Cor shrugged, his jacket bunching up when he refused to take his hands out of his pockets, cylindrical tube lying diagonally across his back. "He weren't the best at it," he admitted. "Got in trouble pretty often actually. Always expected to see him dishonorably discharged mahself."
                Felix blinked in surprise. "Harsh words for a friend."
                Cor made a face. "'Friend' might be a bit of'a stretch. We were more...talkative acquaintances."
                Felix looked up at Darl's back, feeling uneasy about putting all his trust in a man Cor only sorta knew and had already admitted caused more trouble than he fixed.
                Cor must have seen his uncertainty because he added, "Don't worry too much, kid. Self-serving as Darl is, he wouldn't've pulled our backsides out of the fire if there wasn't sumthin' innit for him. I imagine the Commander's payin' him a shiny cred to get us aboard ship in one piece."
                Felix nodded, but decided not to say anything. He was sure his stomach cramps were from oily Hybridian alcohol and the fresh kink in his spinal cord.
                He relaxed a little when they entered East Titan Shipyards, the familiar sounds of maintenance and the smells of oil leaks and engine fuel setting him at ease. C-1220 was near the back where there were fewer people. Ideal for a covert departure.
                Felix's eyes just about popped out of his head when he caught sight of the ship waiting for them.
                "Wow," he gasped in an engineer's awe. "That's the 740 Star Skimmer with a Maximus Prime engine, capable of speeds near twice the speed of light." He stopped, suddenly aware he was drooling. He dragged his sleeve across his mouth, hoping they hadn't noticed. He had to remind himself not to touch the silvered hull of the ship, no matter how gorgeous she was...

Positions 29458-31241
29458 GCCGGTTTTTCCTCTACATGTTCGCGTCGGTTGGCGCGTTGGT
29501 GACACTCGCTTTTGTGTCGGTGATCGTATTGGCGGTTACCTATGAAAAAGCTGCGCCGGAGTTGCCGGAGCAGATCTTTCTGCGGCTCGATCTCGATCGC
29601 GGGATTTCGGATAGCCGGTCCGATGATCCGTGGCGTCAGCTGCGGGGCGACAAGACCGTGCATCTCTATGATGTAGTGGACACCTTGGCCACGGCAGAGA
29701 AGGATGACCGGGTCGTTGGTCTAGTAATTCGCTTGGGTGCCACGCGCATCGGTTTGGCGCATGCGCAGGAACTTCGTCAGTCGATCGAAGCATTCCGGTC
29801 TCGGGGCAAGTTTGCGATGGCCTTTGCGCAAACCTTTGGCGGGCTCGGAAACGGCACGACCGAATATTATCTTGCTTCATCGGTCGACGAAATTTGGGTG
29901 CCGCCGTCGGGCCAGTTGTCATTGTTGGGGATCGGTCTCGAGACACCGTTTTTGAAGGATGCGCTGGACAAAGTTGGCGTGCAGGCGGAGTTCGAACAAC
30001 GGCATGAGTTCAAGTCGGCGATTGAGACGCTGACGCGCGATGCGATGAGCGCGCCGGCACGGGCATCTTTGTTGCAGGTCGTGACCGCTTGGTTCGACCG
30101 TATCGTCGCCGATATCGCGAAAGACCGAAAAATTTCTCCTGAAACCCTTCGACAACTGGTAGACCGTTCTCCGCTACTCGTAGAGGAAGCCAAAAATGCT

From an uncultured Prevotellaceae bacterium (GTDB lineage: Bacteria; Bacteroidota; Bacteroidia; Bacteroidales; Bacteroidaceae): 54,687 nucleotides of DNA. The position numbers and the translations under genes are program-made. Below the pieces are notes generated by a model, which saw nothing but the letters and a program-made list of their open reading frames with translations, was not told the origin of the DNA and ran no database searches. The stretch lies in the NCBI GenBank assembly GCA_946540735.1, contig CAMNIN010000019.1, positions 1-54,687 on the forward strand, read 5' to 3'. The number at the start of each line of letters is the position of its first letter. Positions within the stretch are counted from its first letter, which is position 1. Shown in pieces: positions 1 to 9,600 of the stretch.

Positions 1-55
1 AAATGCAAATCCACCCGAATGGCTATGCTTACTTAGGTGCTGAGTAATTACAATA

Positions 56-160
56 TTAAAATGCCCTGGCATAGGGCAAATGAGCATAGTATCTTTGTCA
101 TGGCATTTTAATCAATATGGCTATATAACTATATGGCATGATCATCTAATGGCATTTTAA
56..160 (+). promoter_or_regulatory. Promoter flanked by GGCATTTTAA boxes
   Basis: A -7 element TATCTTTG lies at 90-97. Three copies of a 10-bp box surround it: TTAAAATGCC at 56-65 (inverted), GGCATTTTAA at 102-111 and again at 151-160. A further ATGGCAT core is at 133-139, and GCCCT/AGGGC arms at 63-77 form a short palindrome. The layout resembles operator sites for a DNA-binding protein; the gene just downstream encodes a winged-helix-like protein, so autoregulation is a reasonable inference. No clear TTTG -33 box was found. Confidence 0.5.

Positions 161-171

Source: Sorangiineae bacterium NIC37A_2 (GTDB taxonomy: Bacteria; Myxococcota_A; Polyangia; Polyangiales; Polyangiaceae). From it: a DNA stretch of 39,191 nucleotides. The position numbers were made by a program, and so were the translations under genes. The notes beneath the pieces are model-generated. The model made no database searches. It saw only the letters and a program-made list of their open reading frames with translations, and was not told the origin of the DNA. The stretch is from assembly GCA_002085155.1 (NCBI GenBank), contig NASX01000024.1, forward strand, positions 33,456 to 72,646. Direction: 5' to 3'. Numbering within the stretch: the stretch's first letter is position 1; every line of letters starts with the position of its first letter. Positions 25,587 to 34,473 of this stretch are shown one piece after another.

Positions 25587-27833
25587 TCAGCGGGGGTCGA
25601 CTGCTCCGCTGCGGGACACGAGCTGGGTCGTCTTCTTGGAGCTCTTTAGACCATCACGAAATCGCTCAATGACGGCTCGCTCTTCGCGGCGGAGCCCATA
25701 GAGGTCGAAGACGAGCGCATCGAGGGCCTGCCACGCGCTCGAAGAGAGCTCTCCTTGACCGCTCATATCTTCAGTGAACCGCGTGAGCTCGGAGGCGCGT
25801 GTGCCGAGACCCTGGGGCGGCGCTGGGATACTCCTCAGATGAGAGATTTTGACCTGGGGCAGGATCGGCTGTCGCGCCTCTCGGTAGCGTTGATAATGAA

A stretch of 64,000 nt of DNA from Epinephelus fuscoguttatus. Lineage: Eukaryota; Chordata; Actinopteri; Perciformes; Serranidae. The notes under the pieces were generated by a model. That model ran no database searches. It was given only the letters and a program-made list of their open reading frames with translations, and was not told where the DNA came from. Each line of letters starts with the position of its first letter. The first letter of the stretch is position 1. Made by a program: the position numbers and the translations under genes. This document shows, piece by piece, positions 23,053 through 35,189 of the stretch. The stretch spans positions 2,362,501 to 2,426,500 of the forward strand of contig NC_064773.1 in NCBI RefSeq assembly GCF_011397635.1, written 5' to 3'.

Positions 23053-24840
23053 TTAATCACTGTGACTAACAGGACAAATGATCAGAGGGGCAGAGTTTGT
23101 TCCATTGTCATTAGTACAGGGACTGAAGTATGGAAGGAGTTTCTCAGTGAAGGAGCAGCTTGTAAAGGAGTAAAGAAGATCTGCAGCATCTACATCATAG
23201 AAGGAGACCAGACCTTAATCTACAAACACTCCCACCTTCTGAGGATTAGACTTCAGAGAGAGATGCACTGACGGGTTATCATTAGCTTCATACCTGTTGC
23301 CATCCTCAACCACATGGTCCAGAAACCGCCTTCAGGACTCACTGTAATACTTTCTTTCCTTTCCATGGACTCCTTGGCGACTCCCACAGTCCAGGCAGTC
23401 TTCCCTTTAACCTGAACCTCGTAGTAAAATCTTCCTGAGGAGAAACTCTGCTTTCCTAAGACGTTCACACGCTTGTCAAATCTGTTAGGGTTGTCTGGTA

Felix vaguely heard Darl whistle appreciatively behind him. "Lucky you," he mumbled. "I've only seen those things through a view screen."
                "You sure this is the right place Darl?" Cor sounded wary. "That's a pretty spendy hunk of metal-”
                "Hunk of metal?!" Felix squeaked indignantly before shooting off the Star Skimmer's impressive specs.
                Cor ignored him. "I just mean the Commander's hardly one to break budget for a simple pick-up."
                Darl's barked laugh had a bitter edge to it this time. "Maybe the royal whelp wanted to get a load of you two himself. The Commander don't move for much unless the crown prince has his foot stuck in it anyway."
                Cor gave Darl a concerned look. "Do you hear yourself Darl?"
                Darl didn't flinch away from Cor's gaze. "You don't think I'm right?" he challenged. "H'rodrich is impetuous and spoiled, and never where he's supposed to be."
                Cor chuckled, a wry smile on his face. "So were we at twenty-five. Worse actually."